Here is additional material from When Helping Hurts: Alleviating Poverty Without Hurting the Poor … and Yourself, by Steve Corbett and Brian Fikkert. Note: Since I am reading this book with a Kindle, I am referencing the book using the Amazon Kindle reference system which is by “location” rather than by page number.
A helpful first step in thinking about working with the poor in any context is to discern whether the situation calls for relief, rehabilitation, or development. (location 1507). One of the biggest mistakes that North American churches make—by far—is in applying relief in situations in which rehabilitation or development is the appropriate intervention. (location 1527).
Our perspective should be less about how we are going to fix the materially poor and more about how we can walk together, asking God to fix both of us. (location 1168)
… poverty is rooted in the brokenness of human beings’ four foundational relationships … [relationship with God, self, others, and the rest of creation].
Unfortunately, as recent research has demonstrated, Caucasian evangelicals in the United States, for whom the systems has worked well, are particularly blind to the systemic causes of poverty and are quick to blame the poor for their plight. Evangelicals tend to believe that systemic arguments for poverty amount to shifting blame for personal sin and excusing moral failure. (location 1390)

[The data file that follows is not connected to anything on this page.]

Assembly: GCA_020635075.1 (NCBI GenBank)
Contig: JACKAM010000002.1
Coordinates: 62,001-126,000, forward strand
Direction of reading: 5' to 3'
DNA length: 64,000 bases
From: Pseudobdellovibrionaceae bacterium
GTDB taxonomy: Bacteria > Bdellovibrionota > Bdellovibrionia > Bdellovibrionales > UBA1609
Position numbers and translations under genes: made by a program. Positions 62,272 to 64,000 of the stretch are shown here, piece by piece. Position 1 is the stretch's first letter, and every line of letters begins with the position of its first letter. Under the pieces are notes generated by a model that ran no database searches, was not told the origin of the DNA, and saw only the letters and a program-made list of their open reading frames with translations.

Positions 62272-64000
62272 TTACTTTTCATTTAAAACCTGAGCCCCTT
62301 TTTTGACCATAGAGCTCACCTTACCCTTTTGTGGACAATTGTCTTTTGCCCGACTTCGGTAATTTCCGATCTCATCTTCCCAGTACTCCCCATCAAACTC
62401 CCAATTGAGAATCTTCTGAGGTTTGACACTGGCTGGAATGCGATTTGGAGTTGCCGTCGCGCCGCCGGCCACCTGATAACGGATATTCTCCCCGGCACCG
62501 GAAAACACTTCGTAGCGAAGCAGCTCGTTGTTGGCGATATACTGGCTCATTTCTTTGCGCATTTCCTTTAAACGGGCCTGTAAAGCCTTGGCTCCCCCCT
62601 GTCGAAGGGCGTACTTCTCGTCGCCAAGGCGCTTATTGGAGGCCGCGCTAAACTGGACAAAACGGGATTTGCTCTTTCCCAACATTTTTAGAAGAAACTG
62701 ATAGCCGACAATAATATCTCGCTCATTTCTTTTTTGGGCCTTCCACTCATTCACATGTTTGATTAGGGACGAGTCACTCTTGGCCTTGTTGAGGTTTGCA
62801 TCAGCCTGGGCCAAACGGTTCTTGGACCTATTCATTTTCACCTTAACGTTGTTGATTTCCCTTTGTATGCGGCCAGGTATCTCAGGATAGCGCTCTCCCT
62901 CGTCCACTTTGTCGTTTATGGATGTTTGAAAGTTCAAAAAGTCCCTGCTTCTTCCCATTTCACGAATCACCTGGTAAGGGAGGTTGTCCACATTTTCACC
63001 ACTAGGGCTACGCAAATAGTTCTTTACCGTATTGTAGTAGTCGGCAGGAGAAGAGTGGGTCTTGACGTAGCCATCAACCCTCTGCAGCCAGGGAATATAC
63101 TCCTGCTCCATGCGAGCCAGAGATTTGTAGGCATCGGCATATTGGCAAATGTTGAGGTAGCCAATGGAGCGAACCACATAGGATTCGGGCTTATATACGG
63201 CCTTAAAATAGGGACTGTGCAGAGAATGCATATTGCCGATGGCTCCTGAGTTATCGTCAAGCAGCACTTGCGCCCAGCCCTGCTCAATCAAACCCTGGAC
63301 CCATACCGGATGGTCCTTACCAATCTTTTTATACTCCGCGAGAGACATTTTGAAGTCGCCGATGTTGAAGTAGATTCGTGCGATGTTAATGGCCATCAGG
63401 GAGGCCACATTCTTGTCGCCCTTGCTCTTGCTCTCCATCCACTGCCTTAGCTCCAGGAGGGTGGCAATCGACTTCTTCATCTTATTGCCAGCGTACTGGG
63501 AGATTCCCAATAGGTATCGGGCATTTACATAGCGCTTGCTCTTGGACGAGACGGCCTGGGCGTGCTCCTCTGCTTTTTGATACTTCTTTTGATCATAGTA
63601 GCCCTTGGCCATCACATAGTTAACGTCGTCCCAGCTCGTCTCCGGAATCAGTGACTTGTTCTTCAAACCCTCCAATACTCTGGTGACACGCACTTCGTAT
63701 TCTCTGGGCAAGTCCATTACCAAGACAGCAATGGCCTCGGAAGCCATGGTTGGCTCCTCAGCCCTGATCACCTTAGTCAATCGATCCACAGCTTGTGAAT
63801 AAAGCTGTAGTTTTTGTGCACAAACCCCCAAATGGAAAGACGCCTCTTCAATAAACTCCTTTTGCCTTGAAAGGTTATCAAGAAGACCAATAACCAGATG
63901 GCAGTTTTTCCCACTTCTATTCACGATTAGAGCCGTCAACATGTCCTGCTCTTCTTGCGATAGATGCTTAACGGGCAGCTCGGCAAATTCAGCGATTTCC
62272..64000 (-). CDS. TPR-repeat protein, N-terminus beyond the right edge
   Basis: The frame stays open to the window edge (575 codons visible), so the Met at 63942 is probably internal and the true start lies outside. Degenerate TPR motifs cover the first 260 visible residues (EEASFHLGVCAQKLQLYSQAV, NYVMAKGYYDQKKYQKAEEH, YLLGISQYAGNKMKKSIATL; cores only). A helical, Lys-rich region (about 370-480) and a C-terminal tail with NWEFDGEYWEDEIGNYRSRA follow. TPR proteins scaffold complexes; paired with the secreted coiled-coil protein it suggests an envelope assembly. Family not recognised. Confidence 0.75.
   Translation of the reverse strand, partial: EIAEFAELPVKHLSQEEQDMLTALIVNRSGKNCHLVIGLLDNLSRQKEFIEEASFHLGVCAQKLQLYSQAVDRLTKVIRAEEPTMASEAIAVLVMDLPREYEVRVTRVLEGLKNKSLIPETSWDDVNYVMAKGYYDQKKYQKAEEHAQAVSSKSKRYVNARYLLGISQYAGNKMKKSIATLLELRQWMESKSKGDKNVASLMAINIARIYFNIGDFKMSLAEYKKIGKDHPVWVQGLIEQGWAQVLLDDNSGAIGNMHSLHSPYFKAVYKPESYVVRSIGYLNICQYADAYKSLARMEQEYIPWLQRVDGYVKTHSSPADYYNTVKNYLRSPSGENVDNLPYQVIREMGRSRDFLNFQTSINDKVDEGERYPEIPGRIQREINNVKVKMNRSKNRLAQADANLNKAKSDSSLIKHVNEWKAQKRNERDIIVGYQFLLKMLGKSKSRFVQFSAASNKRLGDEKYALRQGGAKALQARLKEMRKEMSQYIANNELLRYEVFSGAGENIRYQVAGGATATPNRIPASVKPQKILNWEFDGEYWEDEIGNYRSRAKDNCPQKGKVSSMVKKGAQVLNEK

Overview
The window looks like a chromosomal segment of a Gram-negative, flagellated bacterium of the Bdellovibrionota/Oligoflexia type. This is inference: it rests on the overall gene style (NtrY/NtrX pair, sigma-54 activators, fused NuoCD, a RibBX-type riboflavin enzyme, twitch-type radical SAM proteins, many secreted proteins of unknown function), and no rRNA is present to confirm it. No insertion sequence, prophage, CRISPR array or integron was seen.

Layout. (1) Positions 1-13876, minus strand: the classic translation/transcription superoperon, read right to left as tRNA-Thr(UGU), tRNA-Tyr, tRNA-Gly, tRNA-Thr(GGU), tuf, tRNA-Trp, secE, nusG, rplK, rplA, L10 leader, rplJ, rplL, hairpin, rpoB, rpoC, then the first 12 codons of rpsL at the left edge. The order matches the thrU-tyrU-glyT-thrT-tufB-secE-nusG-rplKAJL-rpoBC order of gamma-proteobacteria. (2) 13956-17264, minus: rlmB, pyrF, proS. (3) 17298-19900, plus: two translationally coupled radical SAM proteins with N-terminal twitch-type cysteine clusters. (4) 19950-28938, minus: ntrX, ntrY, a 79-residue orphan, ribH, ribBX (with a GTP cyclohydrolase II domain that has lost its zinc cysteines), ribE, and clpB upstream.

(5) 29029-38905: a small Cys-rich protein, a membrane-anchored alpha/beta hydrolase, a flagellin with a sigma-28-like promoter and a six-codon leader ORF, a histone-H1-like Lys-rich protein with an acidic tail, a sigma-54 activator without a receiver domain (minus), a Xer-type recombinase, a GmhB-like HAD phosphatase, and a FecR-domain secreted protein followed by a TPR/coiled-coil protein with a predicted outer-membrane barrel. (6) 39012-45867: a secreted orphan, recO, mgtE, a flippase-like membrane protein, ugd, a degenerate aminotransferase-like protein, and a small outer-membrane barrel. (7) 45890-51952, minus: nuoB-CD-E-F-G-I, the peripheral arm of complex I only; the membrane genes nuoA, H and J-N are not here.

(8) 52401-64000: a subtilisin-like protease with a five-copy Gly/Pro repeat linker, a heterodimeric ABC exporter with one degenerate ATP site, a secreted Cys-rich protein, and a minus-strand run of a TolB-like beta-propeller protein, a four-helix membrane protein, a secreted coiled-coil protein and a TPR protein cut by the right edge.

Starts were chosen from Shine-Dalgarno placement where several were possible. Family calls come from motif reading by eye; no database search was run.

Development is not to people or for people but with people. (location 1522)
Avoid paternalism. Do not do things for people that they can do for themselves. Memorize this, recite it under your breath all day long, and wear it like a garland around your neck. (location 1690)[There are five kinds of paternalism: Resource paternalism, spiritual paternalism, knowledge paternalism, labor paternalism, managerial paternalism.] (location 1739)
There are situations in which a lack of local leadership and managerial ability may require the outsiders to perform these functions, but we should be very, very cognizant of our tendencies as middle- to upper-class North Americans to take charge and run things. (location 1755)
… many Christian community development experts have discovered the benefits of using “asset-based community development” (ABCD) as they seek to foster reconciliation of people’s relationship with God, self, others, and creation. ABCD is consistent with the perspective that God has blessed every individual and community with a host of gifts, including such diverse things as land, social networks, knowledge, animals, savings, intelligence, schools, creativity, production equipment, etc. (location 1822)
If you are involved in cross-cultural partnerships which serve the poor, I cannot recommend this book highly enough: When Helping Hurts: Alleviating Poverty Without Hurting the Poor … and Yourself, by Steve Corbett and Brian Fikkert.